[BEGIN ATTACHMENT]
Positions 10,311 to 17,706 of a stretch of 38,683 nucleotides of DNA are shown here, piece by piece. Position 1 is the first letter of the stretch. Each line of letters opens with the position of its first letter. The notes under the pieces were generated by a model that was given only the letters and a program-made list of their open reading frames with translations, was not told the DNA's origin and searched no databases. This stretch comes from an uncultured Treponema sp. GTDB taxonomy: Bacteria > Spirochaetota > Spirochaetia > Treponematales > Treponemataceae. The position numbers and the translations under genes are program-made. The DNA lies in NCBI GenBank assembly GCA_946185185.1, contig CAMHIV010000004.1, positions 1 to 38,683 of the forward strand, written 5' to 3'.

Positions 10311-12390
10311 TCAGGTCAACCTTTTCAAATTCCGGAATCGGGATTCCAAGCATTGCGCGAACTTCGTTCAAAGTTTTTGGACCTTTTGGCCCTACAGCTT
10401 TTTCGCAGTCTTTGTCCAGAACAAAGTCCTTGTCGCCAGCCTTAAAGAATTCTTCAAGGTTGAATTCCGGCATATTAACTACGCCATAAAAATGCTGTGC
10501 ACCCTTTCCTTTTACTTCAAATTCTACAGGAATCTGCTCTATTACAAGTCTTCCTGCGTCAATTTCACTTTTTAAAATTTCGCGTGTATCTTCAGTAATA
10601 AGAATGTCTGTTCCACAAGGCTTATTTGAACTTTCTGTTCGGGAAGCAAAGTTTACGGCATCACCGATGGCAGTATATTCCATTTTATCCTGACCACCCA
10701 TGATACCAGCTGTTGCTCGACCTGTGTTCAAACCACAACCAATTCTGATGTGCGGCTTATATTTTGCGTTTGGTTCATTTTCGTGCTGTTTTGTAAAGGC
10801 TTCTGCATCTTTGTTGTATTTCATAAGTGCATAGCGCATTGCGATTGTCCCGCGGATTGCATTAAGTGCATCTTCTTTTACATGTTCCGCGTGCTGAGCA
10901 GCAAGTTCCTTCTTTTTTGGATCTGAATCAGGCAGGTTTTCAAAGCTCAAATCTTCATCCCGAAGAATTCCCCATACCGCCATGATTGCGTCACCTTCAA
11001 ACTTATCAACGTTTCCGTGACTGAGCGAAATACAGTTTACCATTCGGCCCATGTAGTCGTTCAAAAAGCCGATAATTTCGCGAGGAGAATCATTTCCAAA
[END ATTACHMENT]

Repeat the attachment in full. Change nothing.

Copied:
Positions 10,311 to 17,706 of a stretch of 38,683 nucleotides of DNA are shown here, piece by piece. Position 1 is the first letter of the stretch. Each line of letters opens with the position of its first letter. The notes under the pieces were generated by a model that was given only the letters and a program-made list of their open reading frames with translations, was not told the DNA's origin and searched no databases. This stretch comes from an uncultured Treponema sp. GTDB taxonomy: Bacteria > Spirochaetota > Spirochaetia > Treponematales > Treponemataceae. The position numbers and the translations under genes are program-made. The DNA lies in NCBI GenBank assembly GCA_946185185.1, contig CAMHIV010000004.1, positions 1 to 38,683 of the forward strand, written 5' to 3'.

Positions 10311-12390
10311 TCAGGTCAACCTTTTCAAATTCCGGAATCGGGATTCCAAGCATTGCGCGAACTTCGTTCAAAGTTTTTGGACCTTTTGGCCCTACAGCTT
10401 TTTCGCAGTCTTTGTCCAGAACAAAGTCCTTGTCGCCAGCCTTAAAGAATTCTTCAAGGTTGAATTCCGGCATATTAACTACGCCATAAAAATGCTGTGC
10501 ACCCTTTCCTTTTACTTCAAATTCTACAGGAATCTGCTCTATTACAAGTCTTCCTGCGTCAATTTCACTTTTTAAAATTTCGCGTGTATCTTCAGTAATA
10601 AGAATGTCTGTTCCACAAGGCTTATTTGAACTTTCTGTTCGGGAAGCAAAGTTTACGGCATCACCGATGGCAGTATATTCCATTTTATCCTGACCACCCA
10701 TGATACCAGCTGTTGCTCGACCTGTGTTCAAACCACAACCAATTCTGATGTGCGGCTTATATTTTGCGTTTGGTTCATTTTCGTGCTGTTTTGTAAAGGC
10801 TTCTGCATCTTTGTTGTATTTCATAAGTGCATAGCGCATTGCGATTGTCCCGCGGATTGCATTAAGTGCATCTTCTTTTACATGTTCCGCGTGCTGAGCA
10901 GCAAGTTCCTTCTTTTTTGGATCTGAATCAGGCAGGTTTTCAAAGCTCAAATCTTCATCCCGAAGAATTCCCCATACCGCCATGATTGCGTCACCTTCAA
11001 ACTTATCAACGTTTCCGTGACTGAGCGAAATACAGTTTACCATTCGGCCCATGTAGTCGTTCAAAAAGCCGATAATTTCGCGAGGAGAATCATTTCCAAA